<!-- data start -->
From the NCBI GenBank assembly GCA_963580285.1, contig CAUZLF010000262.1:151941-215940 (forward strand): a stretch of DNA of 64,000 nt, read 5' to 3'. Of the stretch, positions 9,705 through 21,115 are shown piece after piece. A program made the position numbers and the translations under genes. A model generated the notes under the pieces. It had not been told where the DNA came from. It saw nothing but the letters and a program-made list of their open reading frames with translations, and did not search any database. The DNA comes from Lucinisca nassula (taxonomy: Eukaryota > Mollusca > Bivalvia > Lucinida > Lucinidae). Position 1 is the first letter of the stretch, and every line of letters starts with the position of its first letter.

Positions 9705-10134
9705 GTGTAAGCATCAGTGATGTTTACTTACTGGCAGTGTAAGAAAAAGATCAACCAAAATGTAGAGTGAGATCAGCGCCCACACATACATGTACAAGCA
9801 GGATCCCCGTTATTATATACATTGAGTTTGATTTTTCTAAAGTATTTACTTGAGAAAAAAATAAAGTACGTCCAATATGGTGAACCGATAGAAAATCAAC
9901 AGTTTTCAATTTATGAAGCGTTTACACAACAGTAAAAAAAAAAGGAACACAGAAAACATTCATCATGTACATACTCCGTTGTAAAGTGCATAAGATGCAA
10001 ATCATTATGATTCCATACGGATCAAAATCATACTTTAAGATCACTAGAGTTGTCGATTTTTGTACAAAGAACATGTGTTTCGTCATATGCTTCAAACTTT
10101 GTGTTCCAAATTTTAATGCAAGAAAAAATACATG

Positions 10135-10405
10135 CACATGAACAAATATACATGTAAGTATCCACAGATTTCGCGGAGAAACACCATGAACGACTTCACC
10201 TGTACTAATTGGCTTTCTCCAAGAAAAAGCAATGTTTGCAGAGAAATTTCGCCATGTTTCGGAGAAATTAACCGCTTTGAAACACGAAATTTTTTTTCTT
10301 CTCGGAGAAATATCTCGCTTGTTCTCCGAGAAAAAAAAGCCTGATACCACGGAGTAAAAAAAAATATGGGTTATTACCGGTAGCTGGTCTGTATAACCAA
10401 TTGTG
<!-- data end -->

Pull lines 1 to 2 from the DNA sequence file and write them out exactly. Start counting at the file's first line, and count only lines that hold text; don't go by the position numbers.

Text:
From the NCBI GenBank assembly GCA_963580285.1, contig CAUZLF010000262.1:151941-215940 (forward strand): a stretch of DNA of 64,000 nt, read 5' to 3'. Of the stretch, positions 9,705 through 21,115 are shown piece after piece. A program made the position numbers and the translations under genes. A model generated the notes under the pieces. It had not been told where the DNA came from. It saw nothing but the letters and a program-made list of their open reading frames with translations, and did not search any database. The DNA comes from Lucinisca nassula (taxonomy: Eukaryota > Mollusca > Bivalvia > Lucinida > Lucinidae). Position 1 is the first letter of the stretch, and every line of letters starts with the position of its first letter.

Positions 9705-10134